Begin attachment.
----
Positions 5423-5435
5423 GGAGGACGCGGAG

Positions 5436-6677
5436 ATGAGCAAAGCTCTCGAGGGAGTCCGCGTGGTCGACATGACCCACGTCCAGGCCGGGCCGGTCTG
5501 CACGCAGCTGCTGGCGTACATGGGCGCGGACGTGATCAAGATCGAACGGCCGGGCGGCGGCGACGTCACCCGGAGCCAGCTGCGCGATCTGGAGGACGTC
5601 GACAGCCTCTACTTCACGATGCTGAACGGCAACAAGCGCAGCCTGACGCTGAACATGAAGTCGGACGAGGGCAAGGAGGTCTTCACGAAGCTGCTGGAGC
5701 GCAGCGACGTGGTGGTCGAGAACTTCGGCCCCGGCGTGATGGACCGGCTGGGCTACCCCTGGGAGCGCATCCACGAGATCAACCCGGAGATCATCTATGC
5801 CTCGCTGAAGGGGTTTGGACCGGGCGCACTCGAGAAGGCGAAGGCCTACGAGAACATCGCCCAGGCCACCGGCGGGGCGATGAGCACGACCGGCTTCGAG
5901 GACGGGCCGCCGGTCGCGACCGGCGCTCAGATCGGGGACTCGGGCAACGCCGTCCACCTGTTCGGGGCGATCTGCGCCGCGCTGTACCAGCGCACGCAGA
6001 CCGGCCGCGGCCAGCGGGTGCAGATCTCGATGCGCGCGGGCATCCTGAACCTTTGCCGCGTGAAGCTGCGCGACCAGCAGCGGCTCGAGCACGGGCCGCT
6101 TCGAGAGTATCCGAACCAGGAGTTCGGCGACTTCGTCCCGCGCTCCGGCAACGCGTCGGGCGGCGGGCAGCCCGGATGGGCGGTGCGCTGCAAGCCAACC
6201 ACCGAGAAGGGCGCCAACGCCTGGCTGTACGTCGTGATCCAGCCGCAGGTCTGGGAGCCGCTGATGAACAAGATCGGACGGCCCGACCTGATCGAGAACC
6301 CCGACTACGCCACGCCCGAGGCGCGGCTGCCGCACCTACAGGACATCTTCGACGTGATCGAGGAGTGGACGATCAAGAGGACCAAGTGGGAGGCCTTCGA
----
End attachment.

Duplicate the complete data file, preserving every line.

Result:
Positions 5423-5435
5423 GGAGGACGCGGAG

Positions 5436-6677
5436 ATGAGCAAAGCTCTCGAGGGAGTCCGCGTGGTCGACATGACCCACGTCCAGGCCGGGCCGGTCTG
5501 CACGCAGCTGCTGGCGTACATGGGCGCGGACGTGATCAAGATCGAACGGCCGGGCGGCGGCGACGTCACCCGGAGCCAGCTGCGCGATCTGGAGGACGTC
5601 GACAGCCTCTACTTCACGATGCTGAACGGCAACAAGCGCAGCCTGACGCTGAACATGAAGTCGGACGAGGGCAAGGAGGTCTTCACGAAGCTGCTGGAGC
5701 GCAGCGACGTGGTGGTCGAGAACTTCGGCCCCGGCGTGATGGACCGGCTGGGCTACCCCTGGGAGCGCATCCACGAGATCAACCCGGAGATCATCTATGC
5801 CTCGCTGAAGGGGTTTGGACCGGGCGCACTCGAGAAGGCGAAGGCCTACGAGAACATCGCCCAGGCCACCGGCGGGGCGATGAGCACGACCGGCTTCGAG
5901 GACGGGCCGCCGGTCGCGACCGGCGCTCAGATCGGGGACTCGGGCAACGCCGTCCACCTGTTCGGGGCGATCTGCGCCGCGCTGTACCAGCGCACGCAGA
6001 CCGGCCGCGGCCAGCGGGTGCAGATCTCGATGCGCGCGGGCATCCTGAACCTTTGCCGCGTGAAGCTGCGCGACCAGCAGCGGCTCGAGCACGGGCCGCT
6101 TCGAGAGTATCCGAACCAGGAGTTCGGCGACTTCGTCCCGCGCTCCGGCAACGCGTCGGGCGGCGGGCAGCCCGGATGGGCGGTGCGCTGCAAGCCAACC
6201 ACCGAGAAGGGCGCCAACGCCTGGCTGTACGTCGTGATCCAGCCGCAGGTCTGGGAGCCGCTGATGAACAAGATCGGACGGCCCGACCTGATCGAGAACC
6301 CCGACTACGCCACGCCCGAGGCGCGGCTGCCGCACCTACAGGACATCTTCGACGTGATCGAGGAGTGGACGATCAAGAGGACCAAGTGGGAGGCCTTCGA